The US Navy, always faced with image problems at its Japanese naval bases, has commissioned a manga from two Japanese manga-ka known for their military comics. CVN-73, by Harumi Sato and Hiroshi Kazusa, is apparently a slice-of-life story from the point of view of a Japanese-American sailor named Jack Ohara. It’s his first time on ship duty, so he has comical troubles with walking into kneeknockers, bunking with eight other guys, and so on. The comic presents the Navy as a bunch of ordinary fallible human beings, and is intended to relieve tension with its civilian neighbors. Everyone seems to agree that this is a more accessible format than brochures or articles, although it does raise the spectre of propaganda.
Three hundred paper copies were handed out for free at a signing by the manga-ka. The main distribution channels, however, are the Navy’s manga sites, which went live today and provide free downloads of the manga in English and Japanese.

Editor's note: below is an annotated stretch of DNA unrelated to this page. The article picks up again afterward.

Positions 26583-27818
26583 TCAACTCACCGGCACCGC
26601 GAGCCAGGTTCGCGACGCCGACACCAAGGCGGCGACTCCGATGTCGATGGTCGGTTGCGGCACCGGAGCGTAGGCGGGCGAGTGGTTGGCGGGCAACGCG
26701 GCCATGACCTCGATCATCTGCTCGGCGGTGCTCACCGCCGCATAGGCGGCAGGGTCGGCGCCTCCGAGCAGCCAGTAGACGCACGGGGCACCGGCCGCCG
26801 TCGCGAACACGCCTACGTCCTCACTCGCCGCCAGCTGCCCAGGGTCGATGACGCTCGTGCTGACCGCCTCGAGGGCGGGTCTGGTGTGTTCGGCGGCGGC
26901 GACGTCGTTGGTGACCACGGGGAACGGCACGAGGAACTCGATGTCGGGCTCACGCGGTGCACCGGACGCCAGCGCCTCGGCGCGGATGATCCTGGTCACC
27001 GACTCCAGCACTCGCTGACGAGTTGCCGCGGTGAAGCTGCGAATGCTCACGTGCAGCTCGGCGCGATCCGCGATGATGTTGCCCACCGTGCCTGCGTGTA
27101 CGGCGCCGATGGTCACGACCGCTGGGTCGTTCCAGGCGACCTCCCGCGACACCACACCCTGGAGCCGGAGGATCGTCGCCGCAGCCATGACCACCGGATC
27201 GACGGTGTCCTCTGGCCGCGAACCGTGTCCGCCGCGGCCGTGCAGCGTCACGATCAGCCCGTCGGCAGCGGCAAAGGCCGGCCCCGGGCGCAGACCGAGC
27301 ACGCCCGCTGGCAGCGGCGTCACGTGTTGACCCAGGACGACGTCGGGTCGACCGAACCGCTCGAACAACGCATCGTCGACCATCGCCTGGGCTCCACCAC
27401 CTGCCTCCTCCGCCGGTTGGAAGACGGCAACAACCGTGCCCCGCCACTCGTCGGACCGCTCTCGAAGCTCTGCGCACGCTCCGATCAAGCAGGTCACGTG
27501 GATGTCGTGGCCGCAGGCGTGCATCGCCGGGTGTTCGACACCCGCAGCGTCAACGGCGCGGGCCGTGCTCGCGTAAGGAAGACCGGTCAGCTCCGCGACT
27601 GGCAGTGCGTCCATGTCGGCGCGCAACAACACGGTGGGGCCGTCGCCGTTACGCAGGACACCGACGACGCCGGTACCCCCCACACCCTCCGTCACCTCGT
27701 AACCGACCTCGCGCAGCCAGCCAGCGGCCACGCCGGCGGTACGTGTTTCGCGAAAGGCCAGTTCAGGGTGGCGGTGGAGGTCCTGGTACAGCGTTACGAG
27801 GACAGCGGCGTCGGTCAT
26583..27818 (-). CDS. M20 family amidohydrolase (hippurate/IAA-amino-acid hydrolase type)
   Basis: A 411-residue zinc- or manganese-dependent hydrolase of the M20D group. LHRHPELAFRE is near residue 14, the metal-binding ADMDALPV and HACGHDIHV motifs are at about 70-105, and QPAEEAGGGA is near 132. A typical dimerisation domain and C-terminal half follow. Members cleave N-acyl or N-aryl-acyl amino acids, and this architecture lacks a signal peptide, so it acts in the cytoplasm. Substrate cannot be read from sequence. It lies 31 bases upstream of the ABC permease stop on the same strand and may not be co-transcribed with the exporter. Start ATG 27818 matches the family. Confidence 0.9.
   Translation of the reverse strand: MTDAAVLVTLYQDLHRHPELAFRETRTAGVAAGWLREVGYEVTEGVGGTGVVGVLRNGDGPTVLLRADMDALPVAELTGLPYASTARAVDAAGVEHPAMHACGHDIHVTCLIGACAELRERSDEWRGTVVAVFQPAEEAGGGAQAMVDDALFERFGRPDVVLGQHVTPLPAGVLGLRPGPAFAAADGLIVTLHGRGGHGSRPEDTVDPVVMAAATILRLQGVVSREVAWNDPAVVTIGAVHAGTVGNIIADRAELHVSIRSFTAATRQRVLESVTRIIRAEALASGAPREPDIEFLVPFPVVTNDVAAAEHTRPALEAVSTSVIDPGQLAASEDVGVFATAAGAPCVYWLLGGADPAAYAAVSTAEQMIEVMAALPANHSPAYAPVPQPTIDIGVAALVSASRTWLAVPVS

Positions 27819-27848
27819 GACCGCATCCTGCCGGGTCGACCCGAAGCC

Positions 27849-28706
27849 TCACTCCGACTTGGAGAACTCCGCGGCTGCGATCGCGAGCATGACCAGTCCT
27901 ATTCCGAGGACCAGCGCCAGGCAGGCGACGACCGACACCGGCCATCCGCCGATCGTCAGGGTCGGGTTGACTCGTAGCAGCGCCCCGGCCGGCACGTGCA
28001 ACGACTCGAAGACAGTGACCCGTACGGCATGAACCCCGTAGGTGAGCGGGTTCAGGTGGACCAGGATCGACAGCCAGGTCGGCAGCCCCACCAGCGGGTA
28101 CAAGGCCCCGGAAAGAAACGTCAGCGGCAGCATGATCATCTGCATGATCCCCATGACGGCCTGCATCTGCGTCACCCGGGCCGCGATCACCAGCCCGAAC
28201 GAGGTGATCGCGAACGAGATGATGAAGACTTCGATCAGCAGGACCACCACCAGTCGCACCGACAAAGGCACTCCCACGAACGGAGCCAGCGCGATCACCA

(Why English? Heh. The Navy’s not stupid. Why waste all that money from US taxpayers on a comic just for Japanese taxpayers? So they also mean to recruit American manga fans, or at least give them more understanding of where their tax money goes.)
I think this was a very good idea. The US military has a pretty long history of passing along information through art and comics for internal training use (mostly vivid safety reminders). So this is an old idea made new.
However, I find it interesting that the manga-ka chose such a retro style of illustration. I wonder if this is their normal style of art?